Why Every Freelancer Should Plan to be Over-Scheduled

We adhere to strict standards of editorial integrity. Please be aware that some (or all) products and services linked in this article are from our sponsors. Disclaimer

Andrea McEneaney got into freelancing after seeing a sign on an office building and deciding to give it a shot. Years later, she’s been a full-time freelancer, side-hustler, and everything in between. In this interview, Andrea shares her journey into freelancing, her best client experience, and why she feels every freelancer needs to plan to be over-scheduled – right from the beginning. 

What kind of freelance work do you do? What kind of clients do you work with?

I do instructional design and development. This means creating training materials including eLearning courses, job aids, instructor led training, online college courses – you name it. I’ve worked with various industries including video for learning, corporate dentistry, construction project management, competency-based education – basically anywhere people need to learn, I can help. Instructional design involves working with the client to identify their training needs, planning the content via storyboards, writing learning objectives, ensuring the content meets those objectives, breaking down complex content into bite-sized pieces using analogies and stories, and sometimes also building the courses on some sort of platform.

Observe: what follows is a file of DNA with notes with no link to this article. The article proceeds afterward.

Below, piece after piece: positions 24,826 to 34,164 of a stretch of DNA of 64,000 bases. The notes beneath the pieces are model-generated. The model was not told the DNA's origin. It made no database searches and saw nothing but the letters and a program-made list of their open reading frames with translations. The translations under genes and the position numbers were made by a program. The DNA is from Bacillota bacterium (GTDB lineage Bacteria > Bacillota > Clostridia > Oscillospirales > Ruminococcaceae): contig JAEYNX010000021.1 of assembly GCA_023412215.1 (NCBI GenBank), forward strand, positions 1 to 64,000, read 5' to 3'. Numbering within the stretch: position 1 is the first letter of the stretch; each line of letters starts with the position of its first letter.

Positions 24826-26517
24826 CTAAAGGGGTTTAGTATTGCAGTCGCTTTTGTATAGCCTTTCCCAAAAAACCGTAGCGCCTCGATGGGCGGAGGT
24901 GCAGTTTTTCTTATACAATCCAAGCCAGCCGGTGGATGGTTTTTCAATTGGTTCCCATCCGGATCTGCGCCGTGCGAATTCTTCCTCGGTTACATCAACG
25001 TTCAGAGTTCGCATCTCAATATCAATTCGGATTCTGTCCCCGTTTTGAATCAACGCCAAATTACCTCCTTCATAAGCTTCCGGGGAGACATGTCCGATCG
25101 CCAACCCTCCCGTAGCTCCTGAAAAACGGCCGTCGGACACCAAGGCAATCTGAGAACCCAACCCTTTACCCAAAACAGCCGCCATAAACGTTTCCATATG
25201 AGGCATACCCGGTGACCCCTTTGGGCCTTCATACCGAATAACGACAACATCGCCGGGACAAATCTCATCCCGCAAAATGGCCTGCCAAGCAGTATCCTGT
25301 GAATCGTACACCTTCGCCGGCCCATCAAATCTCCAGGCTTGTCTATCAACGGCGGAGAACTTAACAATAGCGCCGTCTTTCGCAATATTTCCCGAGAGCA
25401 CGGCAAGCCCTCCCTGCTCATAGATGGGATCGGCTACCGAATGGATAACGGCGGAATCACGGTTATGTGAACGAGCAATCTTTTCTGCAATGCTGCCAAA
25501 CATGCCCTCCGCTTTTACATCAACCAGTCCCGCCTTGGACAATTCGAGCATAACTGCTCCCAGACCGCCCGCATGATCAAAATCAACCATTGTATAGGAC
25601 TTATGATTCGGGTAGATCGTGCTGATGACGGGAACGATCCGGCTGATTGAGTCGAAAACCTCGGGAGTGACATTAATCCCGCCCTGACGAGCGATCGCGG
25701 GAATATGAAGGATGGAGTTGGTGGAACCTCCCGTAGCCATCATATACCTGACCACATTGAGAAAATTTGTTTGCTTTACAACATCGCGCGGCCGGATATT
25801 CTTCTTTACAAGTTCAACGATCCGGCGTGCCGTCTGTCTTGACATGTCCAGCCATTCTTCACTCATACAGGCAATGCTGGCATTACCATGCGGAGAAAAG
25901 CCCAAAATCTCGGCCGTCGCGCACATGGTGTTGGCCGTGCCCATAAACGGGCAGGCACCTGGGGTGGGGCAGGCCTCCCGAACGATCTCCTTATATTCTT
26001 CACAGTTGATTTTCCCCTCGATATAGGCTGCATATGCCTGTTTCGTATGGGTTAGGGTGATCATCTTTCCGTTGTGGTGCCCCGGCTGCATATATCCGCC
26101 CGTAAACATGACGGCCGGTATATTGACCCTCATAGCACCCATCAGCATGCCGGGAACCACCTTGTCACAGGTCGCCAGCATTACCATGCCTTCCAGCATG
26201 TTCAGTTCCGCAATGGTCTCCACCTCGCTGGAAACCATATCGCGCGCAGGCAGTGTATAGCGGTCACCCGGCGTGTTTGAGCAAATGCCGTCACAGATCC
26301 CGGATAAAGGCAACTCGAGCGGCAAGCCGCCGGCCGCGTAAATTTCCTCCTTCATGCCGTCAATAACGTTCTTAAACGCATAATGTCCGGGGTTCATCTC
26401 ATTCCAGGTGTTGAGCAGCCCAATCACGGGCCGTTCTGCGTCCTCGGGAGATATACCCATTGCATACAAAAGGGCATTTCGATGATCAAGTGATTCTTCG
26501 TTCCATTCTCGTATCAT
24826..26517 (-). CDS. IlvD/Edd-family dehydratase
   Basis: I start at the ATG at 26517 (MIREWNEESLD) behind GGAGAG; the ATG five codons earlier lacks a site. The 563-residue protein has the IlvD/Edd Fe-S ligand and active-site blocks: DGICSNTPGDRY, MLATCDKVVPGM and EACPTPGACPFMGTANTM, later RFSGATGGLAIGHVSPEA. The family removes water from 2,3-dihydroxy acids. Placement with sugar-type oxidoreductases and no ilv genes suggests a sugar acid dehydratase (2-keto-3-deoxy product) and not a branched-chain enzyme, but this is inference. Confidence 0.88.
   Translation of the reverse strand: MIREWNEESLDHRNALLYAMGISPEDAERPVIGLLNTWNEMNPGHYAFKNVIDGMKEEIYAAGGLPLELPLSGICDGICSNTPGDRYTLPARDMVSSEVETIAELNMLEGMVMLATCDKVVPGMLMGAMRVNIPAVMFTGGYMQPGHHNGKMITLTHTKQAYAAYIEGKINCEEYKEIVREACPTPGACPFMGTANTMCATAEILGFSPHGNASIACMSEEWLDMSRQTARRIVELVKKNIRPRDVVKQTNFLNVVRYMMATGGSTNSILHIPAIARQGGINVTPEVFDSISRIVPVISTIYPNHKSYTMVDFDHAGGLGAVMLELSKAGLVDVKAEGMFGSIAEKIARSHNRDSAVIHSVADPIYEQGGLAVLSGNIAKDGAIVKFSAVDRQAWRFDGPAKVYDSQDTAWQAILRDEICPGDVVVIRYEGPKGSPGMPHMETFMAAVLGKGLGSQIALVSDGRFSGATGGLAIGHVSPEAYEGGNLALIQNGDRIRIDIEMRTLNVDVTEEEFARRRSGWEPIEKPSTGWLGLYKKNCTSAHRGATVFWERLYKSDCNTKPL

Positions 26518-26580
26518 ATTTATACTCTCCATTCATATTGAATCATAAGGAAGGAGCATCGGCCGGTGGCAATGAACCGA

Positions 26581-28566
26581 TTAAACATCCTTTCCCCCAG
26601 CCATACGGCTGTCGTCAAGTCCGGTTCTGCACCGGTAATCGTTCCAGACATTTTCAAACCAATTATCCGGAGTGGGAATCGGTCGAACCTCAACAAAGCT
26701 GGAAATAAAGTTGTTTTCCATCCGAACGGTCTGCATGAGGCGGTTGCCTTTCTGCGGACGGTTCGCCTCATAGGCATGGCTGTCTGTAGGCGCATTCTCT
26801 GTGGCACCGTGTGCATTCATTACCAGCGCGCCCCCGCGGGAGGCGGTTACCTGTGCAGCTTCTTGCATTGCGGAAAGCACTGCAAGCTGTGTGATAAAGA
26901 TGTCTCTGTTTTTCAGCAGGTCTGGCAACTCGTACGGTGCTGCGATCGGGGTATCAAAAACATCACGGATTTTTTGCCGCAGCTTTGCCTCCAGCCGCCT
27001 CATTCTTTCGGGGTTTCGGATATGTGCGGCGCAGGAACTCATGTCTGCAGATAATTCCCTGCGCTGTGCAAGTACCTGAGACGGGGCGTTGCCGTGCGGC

I also run a business called IDLance, which is a written curriculum and community aimed at helping people become freelance instructional designers. It’s sort of small business educational material with a “fun” spin so that people might actually enjoy reading about such dry concepts.

How did you get into freelancing?

When I first moved to Altamonte Springs, FL I drove past a sign outside an office building that said, “Engage the Brain.” I looked them up and emailed them asking if there was anything I could do for them to help their business. They were a learning center for students aged 3 to college aged. I became their social media manager and website person even though I had little to no experience with those things. I just liked the owner and the organization and wanted to work with them in some way and I ended up freelancing with them for about 5 years and still have a great relationship!

Share the best client experience you’ve ever had

The best client experience I’ve ever had is one that is still ongoing. I have a client with whom I work closely and we’ve been working on a project together, and the stakeholders for that project are AMAZING. It’s like we all have this psychic connection and we actually look forward to our meetings together. 

We have been doing rapid development for dental hygienist training which sounds meh because of somewhat graphic teeth content but actually has been one of the best projects I’ve ever worked on. Most efficient, pleasant, and enriching clients I’ve worked with in a long time.

What’s your favorite thing about freelancing?